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Mobile Civilization Building Genre (Draft)

November 6, 2022 2 comments

I wrote this section on MCB games for the genre chapter Gaming the Past, Second Edition, but had to cut it for reasons of space. Just posting it here in case it’s of interest

A somewhat more unique mobile genre is the Clash of Clans clear mobile genre (we’ll call “mobile civ games” for short) These games are clear examples of the freemium game model where players may play for free but get access to extra abilities, resources, etc. if they pay money to the developers through microtransactions. In games of this genre, the player agent leads a civilization—from a list of historical states whether Roman, Chinese, Aztec, or any number of other options depending on the game. The player agent constructs settlement in a home-base location with some geographic features: generally open land and land that must be cleared to be developed upon. The player agent fills their home-base settlement with various types of buildings. The core buildings are houses, each supporting a limited number of workers for the player agent. These workers then construct all the other buildings of the civilization. Buildings range in function from barracks to resource storage to defense to research.

There tend to be a small number of standard resources in these games, two or three: often food, coins, and wood or stone. These are stored in stockpiles with finite capacities in the player agent’s settlement. Resources are sometimes gathered automatically by the civilization when the player is logged out; sometimes the player must log in to gather resources, a design technique to encourage players to regularly visit the game and keep up the player base. If the player agent’s resource stockpiles are full, all additional harvesting of those resources is stopped until the player logs in and spends the resources. So, for example, if the player-agent’s food stockpile is full, all additional incoming is wasted, a lost opportunity, and the player will need to log in and spend food on some project to avoid missing out on acquiring resources. Indeed the whole game is designed around real-world time consumption and players can decide whether they want to commit more real-world time to the game, logging in and playing more frequently, and, as the level up, waiting longer and longer times to construct more powerful buildings and armies, or purchasing special resources with real-world money to cut down on time.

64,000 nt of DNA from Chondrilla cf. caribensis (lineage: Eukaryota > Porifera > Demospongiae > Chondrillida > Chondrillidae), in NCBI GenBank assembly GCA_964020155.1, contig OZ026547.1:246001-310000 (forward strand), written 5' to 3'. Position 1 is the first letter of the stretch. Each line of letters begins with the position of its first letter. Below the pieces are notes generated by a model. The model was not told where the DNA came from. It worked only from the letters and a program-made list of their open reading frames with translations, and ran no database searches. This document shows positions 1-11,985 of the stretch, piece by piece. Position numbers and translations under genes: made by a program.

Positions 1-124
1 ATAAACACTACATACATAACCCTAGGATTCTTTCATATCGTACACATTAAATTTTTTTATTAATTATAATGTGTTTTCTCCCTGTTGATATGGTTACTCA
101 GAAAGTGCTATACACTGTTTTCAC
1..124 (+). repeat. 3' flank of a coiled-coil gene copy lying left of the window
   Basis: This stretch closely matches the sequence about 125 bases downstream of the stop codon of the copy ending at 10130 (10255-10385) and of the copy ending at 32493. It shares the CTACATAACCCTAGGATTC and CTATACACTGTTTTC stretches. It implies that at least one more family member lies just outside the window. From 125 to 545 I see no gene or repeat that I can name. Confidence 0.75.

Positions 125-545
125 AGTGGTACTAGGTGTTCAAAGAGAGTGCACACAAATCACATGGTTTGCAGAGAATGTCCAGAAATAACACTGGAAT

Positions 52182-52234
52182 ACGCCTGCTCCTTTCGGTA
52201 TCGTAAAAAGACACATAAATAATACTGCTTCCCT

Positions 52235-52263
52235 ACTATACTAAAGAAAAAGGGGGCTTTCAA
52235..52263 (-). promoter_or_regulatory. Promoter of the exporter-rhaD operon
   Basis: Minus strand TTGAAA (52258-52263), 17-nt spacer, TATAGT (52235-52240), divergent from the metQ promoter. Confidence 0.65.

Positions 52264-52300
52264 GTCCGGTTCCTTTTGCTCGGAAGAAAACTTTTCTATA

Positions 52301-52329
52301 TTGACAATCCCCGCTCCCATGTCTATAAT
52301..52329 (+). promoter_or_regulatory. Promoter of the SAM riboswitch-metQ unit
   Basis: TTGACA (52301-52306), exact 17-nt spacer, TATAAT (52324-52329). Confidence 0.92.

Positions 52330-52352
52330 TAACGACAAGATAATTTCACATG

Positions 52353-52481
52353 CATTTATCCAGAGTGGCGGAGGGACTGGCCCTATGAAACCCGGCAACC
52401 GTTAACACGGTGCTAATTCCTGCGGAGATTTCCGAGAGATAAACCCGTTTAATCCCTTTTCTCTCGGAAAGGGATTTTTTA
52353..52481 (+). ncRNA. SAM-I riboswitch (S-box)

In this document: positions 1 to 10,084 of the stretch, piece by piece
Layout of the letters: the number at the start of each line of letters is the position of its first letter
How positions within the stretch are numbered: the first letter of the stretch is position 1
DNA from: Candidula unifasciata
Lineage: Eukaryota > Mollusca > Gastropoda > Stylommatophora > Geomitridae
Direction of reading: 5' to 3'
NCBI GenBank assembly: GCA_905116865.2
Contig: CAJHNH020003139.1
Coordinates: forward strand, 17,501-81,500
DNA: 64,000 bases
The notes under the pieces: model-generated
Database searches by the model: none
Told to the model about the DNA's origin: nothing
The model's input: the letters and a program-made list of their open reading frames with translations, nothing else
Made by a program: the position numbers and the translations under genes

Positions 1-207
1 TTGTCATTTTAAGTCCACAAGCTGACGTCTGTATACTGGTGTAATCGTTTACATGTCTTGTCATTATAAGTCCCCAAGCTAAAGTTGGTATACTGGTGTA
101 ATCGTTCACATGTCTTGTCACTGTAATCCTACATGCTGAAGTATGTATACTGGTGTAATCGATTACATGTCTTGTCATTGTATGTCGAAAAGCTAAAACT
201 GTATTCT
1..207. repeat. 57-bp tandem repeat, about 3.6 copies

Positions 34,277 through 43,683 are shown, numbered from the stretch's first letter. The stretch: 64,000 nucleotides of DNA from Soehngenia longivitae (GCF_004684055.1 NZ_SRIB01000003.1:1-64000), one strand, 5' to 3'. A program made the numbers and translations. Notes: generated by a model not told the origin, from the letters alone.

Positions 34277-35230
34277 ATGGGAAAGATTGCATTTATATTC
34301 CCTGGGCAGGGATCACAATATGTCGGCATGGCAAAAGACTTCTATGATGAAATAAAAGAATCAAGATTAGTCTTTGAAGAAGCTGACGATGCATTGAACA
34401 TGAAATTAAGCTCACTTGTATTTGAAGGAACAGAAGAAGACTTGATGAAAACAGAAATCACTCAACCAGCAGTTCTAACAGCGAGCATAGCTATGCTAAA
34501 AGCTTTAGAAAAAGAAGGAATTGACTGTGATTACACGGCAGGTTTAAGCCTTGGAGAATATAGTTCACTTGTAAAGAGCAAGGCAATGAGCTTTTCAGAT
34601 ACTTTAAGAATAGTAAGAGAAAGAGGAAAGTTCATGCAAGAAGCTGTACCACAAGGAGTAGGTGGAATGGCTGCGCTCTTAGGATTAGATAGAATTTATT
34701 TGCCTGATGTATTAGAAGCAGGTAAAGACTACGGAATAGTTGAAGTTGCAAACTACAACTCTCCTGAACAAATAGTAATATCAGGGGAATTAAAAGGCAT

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Historical Problem Spaces on the Studying Pixels Podcast

October 23, 2022 Leave a comment